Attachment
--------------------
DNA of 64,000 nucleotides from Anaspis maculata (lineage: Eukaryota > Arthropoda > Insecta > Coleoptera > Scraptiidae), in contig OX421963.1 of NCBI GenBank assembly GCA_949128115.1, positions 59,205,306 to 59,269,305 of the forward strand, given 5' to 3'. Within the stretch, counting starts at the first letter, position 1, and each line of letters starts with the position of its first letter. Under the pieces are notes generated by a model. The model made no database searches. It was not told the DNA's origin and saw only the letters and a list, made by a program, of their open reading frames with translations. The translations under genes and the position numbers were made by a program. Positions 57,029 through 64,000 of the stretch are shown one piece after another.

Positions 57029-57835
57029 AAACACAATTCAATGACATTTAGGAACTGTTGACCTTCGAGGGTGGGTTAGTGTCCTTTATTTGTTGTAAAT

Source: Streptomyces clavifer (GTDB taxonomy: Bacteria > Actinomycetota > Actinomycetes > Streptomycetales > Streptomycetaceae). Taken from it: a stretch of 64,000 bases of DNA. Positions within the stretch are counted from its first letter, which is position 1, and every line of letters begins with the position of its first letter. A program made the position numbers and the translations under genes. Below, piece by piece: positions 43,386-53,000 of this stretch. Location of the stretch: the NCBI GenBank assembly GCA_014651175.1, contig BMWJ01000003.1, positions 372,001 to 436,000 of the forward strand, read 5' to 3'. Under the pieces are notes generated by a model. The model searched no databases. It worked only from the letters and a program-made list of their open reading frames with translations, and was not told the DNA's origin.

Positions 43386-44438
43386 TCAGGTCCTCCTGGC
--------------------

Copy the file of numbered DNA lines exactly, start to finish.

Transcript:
DNA of 64,000 nucleotides from Anaspis maculata (lineage: Eukaryota > Arthropoda > Insecta > Coleoptera > Scraptiidae), in contig OX421963.1 of NCBI GenBank assembly GCA_949128115.1, positions 59,205,306 to 59,269,305 of the forward strand, given 5' to 3'. Within the stretch, counting starts at the first letter, position 1, and each line of letters starts with the position of its first letter. Under the pieces are notes generated by a model. The model made no database searches. It was not told the DNA's origin and saw only the letters and a list, made by a program, of their open reading frames with translations. The translations under genes and the position numbers were made by a program. Positions 57,029 through 64,000 of the stretch are shown one piece after another.

Positions 57029-57835
57029 AAACACAATTCAATGACATTTAGGAACTGTTGACCTTCGAGGGTGGGTTAGTGTCCTTTATTTGTTGTAAAT

Source: Streptomyces clavifer (GTDB taxonomy: Bacteria > Actinomycetota > Actinomycetes > Streptomycetales > Streptomycetaceae). Taken from it: a stretch of 64,000 bases of DNA. Positions within the stretch are counted from its first letter, which is position 1, and every line of letters begins with the position of its first letter. A program made the position numbers and the translations under genes. Below, piece by piece: positions 43,386-53,000 of this stretch. Location of the stretch: the NCBI GenBank assembly GCA_014651175.1, contig BMWJ01000003.1, positions 372,001 to 436,000 of the forward strand, read 5' to 3'. Under the pieces are notes generated by a model. The model searched no databases. It worked only from the letters and a program-made list of their open reading frames with translations, and was not told the DNA's origin.

Positions 43386-44438
43386 TCAGGTCCTCCTGGC